As we learned on yesterday’s daf (=page), the Mishnah contrasts between two different kinds of ritual defilement. While the laws of tuma’t okhlin (ritual defilement of food) will allow parts of the animal that are related to the meat but are not themselves meat (e.g., skin, solidified meat juice, bones, sinews, horns or hooves) to supplement its bulk so that it reaches the minimum size required to become ritually defiled, the laws of tum’at neveilah (ritual defilement of an animal that was killed by a predator or died on its own) do not allow these parts of the animal to be included.
The Gemara on today’s daf quotes a Mishnah in Masechet Uktzin (1:1) that teaches the concept of yad (literally “hand,” in this case a handle) and shomer (“protection”). If meat or food has connected to it something that serves as a handle, or something that is necessary because it protects the food, then it may be viewed as an integral part of the food, even though it is separate from it.
The Mishnah in Masechet Uktzin teaches as follows:
Whatever serves as a handle to a bulk but not as a protection,is a medium whereby the bulk contracts uncleanness and conveys uncleanness, but is not included together with the bulk to make up the size of an egg to convey uncleanness. Whatever serves as a protection, even if it does not serve as a handle, is a medium whereby the bulk contracts uncleanness and conveys uncleanness, and is included together with the bulk. Whatever serves neither as a handle nor as a protection is no medium so that the bulk neither contracts uncleanness nor conveys uncleanness thereby.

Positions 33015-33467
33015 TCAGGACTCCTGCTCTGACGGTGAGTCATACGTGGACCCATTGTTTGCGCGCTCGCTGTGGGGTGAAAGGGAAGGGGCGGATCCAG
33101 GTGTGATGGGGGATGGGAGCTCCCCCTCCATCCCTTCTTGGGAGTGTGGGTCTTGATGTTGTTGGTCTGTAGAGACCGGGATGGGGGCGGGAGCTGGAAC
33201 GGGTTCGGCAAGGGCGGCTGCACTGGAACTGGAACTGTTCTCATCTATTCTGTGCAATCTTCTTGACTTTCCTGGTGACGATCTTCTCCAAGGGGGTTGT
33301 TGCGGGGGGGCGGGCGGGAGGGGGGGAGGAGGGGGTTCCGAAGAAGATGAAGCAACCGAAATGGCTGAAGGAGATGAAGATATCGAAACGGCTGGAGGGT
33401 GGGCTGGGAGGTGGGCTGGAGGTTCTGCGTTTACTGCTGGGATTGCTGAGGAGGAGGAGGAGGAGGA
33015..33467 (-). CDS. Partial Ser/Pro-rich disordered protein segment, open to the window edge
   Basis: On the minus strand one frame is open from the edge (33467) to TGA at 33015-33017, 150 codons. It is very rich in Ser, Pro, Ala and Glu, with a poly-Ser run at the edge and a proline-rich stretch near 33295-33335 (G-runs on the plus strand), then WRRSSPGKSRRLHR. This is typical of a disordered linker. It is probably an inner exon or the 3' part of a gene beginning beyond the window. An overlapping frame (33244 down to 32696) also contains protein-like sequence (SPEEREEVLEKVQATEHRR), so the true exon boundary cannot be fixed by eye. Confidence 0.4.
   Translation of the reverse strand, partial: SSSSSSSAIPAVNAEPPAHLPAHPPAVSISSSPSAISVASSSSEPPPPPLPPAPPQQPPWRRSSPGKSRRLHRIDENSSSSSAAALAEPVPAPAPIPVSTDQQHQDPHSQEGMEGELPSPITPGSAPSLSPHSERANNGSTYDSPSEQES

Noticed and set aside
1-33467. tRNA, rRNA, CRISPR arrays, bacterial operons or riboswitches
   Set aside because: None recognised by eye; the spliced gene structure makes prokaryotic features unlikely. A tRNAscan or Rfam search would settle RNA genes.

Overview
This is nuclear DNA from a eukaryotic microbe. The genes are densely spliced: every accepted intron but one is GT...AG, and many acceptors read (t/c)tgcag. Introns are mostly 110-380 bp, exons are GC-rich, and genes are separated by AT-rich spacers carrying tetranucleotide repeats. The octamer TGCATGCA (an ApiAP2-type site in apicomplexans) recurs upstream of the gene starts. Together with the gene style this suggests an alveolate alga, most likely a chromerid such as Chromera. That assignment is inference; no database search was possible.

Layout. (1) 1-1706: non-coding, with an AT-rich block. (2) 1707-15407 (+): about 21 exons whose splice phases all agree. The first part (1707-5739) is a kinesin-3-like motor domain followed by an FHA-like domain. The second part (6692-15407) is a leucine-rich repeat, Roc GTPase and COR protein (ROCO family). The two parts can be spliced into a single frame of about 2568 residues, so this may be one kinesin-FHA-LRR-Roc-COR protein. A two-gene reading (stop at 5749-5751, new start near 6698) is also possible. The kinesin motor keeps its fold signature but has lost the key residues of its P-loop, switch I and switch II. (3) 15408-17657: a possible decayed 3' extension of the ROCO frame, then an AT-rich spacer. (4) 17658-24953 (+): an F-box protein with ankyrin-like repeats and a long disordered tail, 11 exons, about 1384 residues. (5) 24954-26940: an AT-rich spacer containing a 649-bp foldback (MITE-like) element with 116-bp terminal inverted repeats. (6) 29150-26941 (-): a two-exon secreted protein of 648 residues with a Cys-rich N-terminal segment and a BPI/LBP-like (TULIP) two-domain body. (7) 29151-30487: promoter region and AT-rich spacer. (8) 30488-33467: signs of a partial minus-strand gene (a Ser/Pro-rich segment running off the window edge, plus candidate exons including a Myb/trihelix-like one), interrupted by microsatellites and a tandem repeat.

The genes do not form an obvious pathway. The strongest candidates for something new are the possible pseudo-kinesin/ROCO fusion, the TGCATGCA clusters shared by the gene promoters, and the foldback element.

Thus, the handle, which serves to allow the object to be picked up or used, may not supplement the volume of the meat, but if someone were to pick up a neveilah by means of its bones, sinews, horns or hooves, they would be viewed as coming into contact with the ritually defiled meat.